One reason the information so intrigued me was that the property, the land, was only 71 square meters. It was registered as an ‘industrial’ property. In a residential area, which was, of course, not impossible, but yet another intriguing aspect of it all. And, basically, 71 square meters — that’s like a two-room apartment. For a plot of land, it’s extremely tiny. What on earth can you do with 71 square meters? (Not much, it turned out, but let’s not jump ahead.) Build a homeopathic Goetheanum? I hoped for one! The property had been in the foundation’s possession since 1965 — that is, for 57 years! — I learnt from the land register, and the plot had been measured and classified in the 1920s. There is, however, a cryptic part of the entry that suggests to me it might have had a previous connection with the neighbouring properties.
So I asked the municipality for an address, and the reply was swift. The property had no address, but they could inform me of its location, with the help of a map and the addresses of adjacent properties. You see the map to the left. (The black numbers are street numbers, thus the address of the adjacent property is Ysätervägen 16.)
I can’t enough emphasize the strangeness of this: this is not an ‘anthroposophical area’. This is not Järna. I would expect to find 71 square meters of anthroposophical dead-end-road in Järna, where lots of the land is owned by anthroposophists and anthroposophical legal entities, but here? I began to look at the place on online maps and available footage, for example google maps. Here’s a screenshot, in which you can also spot the sea to the right. The white wall presumably belongs to the adjacent property (number 16), and that gives you an idea (a better idea than my photo above, it must be admitted). Basically it’s that space in front of the wall where all you can do is turn your car around. Or, possibly, disappear down a magic letterbox only to reappear on the sofas of spiritual beings and the rest of the gang. Sipping on champagne, I imagine.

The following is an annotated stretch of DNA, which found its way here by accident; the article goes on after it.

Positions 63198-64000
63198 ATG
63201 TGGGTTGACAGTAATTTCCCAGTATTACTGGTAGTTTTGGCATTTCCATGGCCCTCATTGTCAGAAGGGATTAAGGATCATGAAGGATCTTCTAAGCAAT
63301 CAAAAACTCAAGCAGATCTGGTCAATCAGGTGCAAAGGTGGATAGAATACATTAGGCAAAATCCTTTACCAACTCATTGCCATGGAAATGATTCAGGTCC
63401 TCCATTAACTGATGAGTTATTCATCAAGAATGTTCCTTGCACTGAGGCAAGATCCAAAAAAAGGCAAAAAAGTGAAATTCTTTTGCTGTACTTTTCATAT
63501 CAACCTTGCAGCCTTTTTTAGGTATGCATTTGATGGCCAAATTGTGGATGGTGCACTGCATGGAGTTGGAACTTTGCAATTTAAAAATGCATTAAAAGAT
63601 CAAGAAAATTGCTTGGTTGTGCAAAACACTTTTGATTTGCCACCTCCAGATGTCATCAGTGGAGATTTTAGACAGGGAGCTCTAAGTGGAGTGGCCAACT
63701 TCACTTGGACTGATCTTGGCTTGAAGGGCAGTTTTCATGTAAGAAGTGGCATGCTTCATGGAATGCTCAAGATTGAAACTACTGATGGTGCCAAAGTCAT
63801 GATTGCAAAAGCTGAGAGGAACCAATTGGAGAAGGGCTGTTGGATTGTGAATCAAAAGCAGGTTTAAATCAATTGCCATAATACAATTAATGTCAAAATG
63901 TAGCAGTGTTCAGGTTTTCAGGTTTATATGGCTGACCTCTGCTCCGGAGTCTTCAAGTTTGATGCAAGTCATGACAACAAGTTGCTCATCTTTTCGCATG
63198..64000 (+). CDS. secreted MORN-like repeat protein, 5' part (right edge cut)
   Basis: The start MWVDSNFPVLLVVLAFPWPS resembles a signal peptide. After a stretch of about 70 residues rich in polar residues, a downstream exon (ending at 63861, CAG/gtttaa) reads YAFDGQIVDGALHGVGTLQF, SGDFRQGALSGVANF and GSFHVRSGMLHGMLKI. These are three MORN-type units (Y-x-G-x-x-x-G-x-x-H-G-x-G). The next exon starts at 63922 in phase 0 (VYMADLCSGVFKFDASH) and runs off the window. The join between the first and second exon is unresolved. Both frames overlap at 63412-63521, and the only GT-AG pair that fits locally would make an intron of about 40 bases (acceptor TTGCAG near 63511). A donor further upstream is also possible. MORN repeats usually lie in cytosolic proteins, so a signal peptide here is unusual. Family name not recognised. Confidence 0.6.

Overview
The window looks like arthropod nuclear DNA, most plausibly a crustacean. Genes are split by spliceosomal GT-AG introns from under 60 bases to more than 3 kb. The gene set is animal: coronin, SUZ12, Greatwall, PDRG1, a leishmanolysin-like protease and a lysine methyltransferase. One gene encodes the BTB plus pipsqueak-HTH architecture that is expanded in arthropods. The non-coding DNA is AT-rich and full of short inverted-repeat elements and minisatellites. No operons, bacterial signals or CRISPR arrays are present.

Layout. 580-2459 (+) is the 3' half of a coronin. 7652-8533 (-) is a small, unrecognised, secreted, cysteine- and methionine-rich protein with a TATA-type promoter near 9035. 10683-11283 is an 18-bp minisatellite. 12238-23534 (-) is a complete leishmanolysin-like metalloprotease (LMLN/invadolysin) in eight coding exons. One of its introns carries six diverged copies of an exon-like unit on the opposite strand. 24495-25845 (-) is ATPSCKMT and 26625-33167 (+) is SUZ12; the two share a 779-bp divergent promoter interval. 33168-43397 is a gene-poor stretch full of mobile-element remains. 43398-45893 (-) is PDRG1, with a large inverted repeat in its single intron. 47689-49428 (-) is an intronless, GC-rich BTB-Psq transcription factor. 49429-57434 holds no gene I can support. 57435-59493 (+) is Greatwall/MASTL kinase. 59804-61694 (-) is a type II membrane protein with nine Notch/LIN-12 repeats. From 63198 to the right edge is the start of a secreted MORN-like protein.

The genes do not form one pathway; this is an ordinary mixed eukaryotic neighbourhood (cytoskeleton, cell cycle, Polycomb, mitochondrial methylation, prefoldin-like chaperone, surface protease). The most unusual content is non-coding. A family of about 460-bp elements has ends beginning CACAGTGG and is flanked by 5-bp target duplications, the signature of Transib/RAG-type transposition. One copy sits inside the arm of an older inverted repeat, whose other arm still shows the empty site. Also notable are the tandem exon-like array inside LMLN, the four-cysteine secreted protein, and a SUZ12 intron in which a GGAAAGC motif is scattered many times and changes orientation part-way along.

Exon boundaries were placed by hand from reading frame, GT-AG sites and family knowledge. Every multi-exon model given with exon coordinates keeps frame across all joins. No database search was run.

Of course, I had to go and see if there was really a magic button somewhere over there. It’s not so far from here, 15 minutes on a train and then a walk, but we walk a lot anyway. I found nothing. One of the neighbours, the Moroccan embassy, was erecting party tents in their garden. Workmen were doing something on another property. It was a silent evening otherwise; almost nobody seemed to be home. We met some gnomes, who reported that no anthroposophists had been spotted lately.
I guess the risk is this plot of land will remain a wasted space for ever. But — use your imagination! What — aside from a mini Goetheanum! — could it be used for? The gnomes had some ideas but wanted me to keep them confidential. What do you think?
I want to know the history behind this mystery, but I wonder — would Vidarstiftelsen tell me? Or are there any anthroposophists or others who know more about this? Somebody curious must have wondered about this before? Any hints? Please tell me! (As always, answers in Swedish are of course welcome! Or, if you know something, but don’t want to submit a comment, please email me!)